5. In spite of the said interim order in force, the State Government vide order dated 12.12.1980 directed GDA to make the allotment of land in favour of Shri Ugrasen and thus, in compliance of the same, GDA issued letter of allotment dated 22.12.1980 in his favour. Shri Ugrasen submitted letter dated 1.1.1981 to GDA to give an alternative land as the land covered by Plot Nos. 5 to 16 had been subject matter of the interim order of the High Court in a writ petition filed by Shri Manohar Lal.

6. Shri Ugrasen withdrew his Writ Petition No.1932 of 1980 on 6.3.1981 and deposited the compensation amount, i.e. Rs.32,010.60 on 3.3.1981. GDA allotted the land to Shri Ugrasen in Plot Nos. 36, 38, 39, 44, 46 and 47 vide order dated 02.01.1985, though it was also the land in dispute i.e. covered by the interim order passed by the High Court. Shri Ugrasen refused to take those plots as is evident from letter dated 7.1.1985 as certain encroachment had been made upon the said lands. GDA, vide letter dated 27.3.1989, allotted Plot Nos. 5, 7 to 16 to Shri Manohar Lal. Thus, being aggrieved, Shri Ugrasen filed Writ Petition No. 6644 of 1989 before the High Court for quashing of the said allotment in favour of Shri Manohar Lal.

7. Parties exchanged the affidavits and after hearing the parties and considering the material on record, the High Court allowed the said Writ Petition vide judgment and order dated 22nd July, 2003. Hence, these appeals.

8. Shri P.S. Patwalia, learned Senior counsel appearing for the appellant-Manohar Lal and Shri Vijay Hansaria, learned Senior counsel appearing for GDA have contended that Shri Ugrasen had never filed application for allotment in time. There had been manipulation in registration of the said application and it has been surrounded with suspicious circumstances. The application of Shri Ugrasen had been considered directly by the State Government-the revisional authority, though the State Government could not take the task of GDA upon itself. Land of Shri Ugrasen had been acquired for roads, thus, as per the Land Policy he was not entitled for any benefit of the same. Shri Ugrasen in his writ petition had asked only for quashing the allotment in favour of Manohar Lal and there was no prayer that the said land be allotted to him. Therefore, while issuing a direction for making the allotment in favour of Ugrasen, the High Court has exceeded its jurisdiction. Thus, appeals deserve to be allowed.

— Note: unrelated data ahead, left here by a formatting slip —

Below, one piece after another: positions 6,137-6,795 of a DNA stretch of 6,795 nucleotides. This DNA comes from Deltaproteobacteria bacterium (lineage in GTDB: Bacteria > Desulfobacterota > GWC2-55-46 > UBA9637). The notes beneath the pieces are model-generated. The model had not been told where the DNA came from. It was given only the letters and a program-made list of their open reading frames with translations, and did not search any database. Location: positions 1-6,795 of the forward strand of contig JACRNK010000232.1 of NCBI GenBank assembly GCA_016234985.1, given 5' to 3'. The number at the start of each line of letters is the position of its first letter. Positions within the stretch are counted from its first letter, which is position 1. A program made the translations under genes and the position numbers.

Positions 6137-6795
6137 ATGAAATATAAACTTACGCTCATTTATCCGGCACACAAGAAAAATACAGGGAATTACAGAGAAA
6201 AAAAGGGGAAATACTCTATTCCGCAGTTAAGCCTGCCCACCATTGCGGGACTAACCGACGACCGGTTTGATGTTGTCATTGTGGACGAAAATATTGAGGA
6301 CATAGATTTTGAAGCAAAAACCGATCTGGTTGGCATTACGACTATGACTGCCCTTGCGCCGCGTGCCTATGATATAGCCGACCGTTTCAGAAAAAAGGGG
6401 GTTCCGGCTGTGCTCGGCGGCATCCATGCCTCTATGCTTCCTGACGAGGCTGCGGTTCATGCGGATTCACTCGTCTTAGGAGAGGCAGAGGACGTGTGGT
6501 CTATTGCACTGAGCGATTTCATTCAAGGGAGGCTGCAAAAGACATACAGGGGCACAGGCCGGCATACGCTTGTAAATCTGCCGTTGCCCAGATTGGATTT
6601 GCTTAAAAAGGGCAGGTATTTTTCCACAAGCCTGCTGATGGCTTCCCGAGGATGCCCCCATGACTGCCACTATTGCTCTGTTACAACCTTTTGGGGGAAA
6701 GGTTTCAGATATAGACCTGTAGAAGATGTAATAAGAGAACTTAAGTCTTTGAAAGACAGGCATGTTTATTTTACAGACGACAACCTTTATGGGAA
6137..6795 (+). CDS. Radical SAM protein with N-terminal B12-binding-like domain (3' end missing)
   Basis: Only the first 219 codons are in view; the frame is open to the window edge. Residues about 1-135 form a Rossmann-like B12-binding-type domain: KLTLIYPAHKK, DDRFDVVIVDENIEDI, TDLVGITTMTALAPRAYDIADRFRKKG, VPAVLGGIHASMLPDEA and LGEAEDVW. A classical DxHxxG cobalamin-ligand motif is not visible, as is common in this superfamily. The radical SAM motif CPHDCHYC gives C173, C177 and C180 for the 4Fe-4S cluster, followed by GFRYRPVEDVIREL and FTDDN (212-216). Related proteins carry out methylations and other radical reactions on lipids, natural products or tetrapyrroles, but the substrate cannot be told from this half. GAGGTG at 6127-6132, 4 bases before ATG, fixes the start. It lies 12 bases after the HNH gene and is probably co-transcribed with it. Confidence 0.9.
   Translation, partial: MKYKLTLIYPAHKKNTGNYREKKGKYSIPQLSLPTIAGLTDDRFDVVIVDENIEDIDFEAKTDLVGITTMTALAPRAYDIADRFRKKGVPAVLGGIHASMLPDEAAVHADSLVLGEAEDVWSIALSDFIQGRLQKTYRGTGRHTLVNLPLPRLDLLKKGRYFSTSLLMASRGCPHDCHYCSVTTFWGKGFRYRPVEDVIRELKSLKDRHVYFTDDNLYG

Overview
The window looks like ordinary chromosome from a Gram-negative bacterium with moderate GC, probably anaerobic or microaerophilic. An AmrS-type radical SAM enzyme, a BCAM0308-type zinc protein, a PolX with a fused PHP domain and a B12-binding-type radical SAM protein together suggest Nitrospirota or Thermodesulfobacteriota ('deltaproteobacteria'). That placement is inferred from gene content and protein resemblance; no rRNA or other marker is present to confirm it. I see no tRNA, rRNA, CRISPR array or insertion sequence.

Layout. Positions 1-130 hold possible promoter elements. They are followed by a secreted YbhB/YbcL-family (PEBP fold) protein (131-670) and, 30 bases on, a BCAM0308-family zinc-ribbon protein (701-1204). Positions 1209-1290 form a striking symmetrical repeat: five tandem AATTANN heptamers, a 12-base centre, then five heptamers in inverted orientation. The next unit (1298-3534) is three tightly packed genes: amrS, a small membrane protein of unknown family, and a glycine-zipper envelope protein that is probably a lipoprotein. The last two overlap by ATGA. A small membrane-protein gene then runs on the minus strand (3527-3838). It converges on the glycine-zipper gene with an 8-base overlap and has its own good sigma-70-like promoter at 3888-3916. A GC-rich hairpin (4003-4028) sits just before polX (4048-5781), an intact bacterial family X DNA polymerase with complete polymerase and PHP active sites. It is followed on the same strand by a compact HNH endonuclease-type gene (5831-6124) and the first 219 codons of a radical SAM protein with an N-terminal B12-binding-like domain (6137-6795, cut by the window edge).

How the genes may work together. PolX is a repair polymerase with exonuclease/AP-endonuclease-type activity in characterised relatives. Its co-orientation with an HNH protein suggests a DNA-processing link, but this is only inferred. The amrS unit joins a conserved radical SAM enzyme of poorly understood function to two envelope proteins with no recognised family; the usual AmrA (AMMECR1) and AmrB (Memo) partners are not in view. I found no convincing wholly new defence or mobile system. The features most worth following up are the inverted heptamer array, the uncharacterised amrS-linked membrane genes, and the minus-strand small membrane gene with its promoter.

9. On the other hand, Shri Debal Banerji, learned Senior counsel appearing for the respondent-Ugrasen and Shri Pramod Swarup, learned Senior counsel appearing for the State of U.P. have vehemently opposed the appeals contending that once a decision has been taken as per the entitlement of the respondent-Ugrasen and the High Court has examined each and every fact, question of re- appreciation of evidence etc. is not permissible in exercise of the discretionary jurisdiction by this Court. Manohar Lal had also been allotted the land by the Chief Minister and not by GDA, thus no fault can be found with allotment in favour of Shri Ugrasen. Appeals lack merit and are liable to be dismissed.

10. We have considered the rival submissions made by learned counsel for the parties and perused the records.